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The Baron's Yule Feast: A Christmas Rhyme   By: (1805-1892)

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Baron's Yule Feast.

LONDON: Printed by A. SPOTTISWOODE, New Street Square.

The Baron's Yule Feast: A Christmas Rhyme.

By Thomas Cooper, The Chartist.


209 Picadilley 1846



Lady, receive a tributary lay From one who cringeth not to titled state Conventional, and lacketh will to prate Of comeliness though thine, to which did pay The haughty Childe his tuneful homage, may No minstrel deem a harp theme derogate. I reckon thee among the truly great And fair, because with genius thou dost sway The thought of thousands, while thy noble heart With pity glows for Suffering, and with zeal Cordial relief and solace to impart. Thou didst, while I rehearsed Toil's wrongs, reveal Such yearnings! Plead! let England hear thee plead With eloquent tongue, that Toil from wrong be freed!


Several pieces in the following Rhyme were written many years ago, and will be recognised by my early friends. They were the fruit of impressions derived from the local associations of boyhood, (of which, the reader, if inclined, may learn more in the notes,) and of an admiration created by the exquisite beauty and simplicity of Coleridge's 'Christabel,' which I had by heart, and used to repeat to Thomas Miller, my playmate and companion from infancy, during many a delightful 'Day in the Woods,' and pleasing ramble on the hills and in the woods above Gainsborough, and along the banks of Trent.

I offer but one apology for the production of a metrical essay, composed chiefly of imperfect and immature pieces: the ambition to contribute towards the fund of Christmas entertainment, in which agreeable labour I see many popular names engaged, and among them, one, the most deservedly popular in the literature of the day. The favour with which an influential portion of the press has received my 'Prison Rhyme' emboldens me to take this step; and if the flagellation of criticism be not too keenly dealt upon me for the imperfections in the few pages that follow, I will be content, in this instance, to expect no praise.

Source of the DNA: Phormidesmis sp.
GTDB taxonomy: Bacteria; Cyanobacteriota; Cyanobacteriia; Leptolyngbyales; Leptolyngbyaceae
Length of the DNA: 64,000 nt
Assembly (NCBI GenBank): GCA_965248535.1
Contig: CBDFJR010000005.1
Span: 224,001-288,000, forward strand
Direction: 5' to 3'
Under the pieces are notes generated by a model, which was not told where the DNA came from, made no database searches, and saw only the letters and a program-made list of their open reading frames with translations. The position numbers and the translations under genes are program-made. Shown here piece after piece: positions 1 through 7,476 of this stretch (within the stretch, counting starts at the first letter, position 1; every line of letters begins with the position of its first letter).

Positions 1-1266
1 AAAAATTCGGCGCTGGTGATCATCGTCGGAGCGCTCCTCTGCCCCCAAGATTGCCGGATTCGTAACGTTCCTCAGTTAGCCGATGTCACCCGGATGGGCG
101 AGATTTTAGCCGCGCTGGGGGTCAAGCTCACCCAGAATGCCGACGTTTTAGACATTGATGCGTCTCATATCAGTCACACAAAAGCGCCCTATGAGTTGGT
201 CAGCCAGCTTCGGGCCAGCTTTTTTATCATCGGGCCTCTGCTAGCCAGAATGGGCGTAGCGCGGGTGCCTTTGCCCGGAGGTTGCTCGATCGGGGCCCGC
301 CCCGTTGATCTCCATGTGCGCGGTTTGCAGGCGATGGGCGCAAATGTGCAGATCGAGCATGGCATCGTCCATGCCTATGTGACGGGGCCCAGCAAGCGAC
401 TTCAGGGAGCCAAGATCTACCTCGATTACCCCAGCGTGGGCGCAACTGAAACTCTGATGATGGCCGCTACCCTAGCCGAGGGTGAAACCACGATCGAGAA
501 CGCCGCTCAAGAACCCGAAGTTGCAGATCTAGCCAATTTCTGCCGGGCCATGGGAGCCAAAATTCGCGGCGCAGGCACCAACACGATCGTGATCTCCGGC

134, Blackfriars Road ,

Dec. 20. 1845 .


A Christmas Rhyme.


Right beautiful is Torksey's hall,[1] Adown by meadowed Trent; Right beautiful that mouldering wall, And remnant of a turret tall, Shorn of its battlement.

For, while the children of the Spring Blush into life, and die; And Summer's joy birds take light wing When Autumn mists are nigh; And soon the year a winterling With its fall'n leaves doth lie; That ruin gray Mirror'd, alway, Deep in the silver stream, Doth summon weird wrought visions vast, That show the actors of the past Pictured, as in a dream.

Meseemeth, now, before mine eyes, The pomp clad phantoms dimly rise, Till the full pageant bright A throng of warrior barons bold, Glittering in burnished steel and gold, Bursts on my glowing sight.

And, mingles with the martial train, Full many a fair tressed beauty vain, On palfrey and jennet That proudly toss the tasselled rein, And daintily curvet; And war steeds prance, And rich plumes glance On helm and burgonet; And lances crash, And falchions flash Of knights in tourney met.

Fast fades the joust! and fierce forms frown That man the leaguered tower, Nor quail to scan the kingly crown That leads the leaguering power.

Trumpet and "rescue" ring! and, soon, He who began the strife Is fain to crave one paltry boon: The thrall king begs his life!

Our fathers and their throbbing toil Are hushed in pulseless death; Hushed is the dire and deadly broil The tempest of their wrath; Yet, of their deeds not all for spoil Is thine, O sateless Grave! Songs of their brother hours shall foil Thy triumph o'er the brave!

Their bravery take, and darkly hide Deep in thy inmost hold! Take all their mail√ęd pomp and pride To deck thy mansions cold! Plunderer! thou hast but purified Their memories from alloy: Faults of the dead we scorn to chide Their virtues sing with joy... Continue reading book >>

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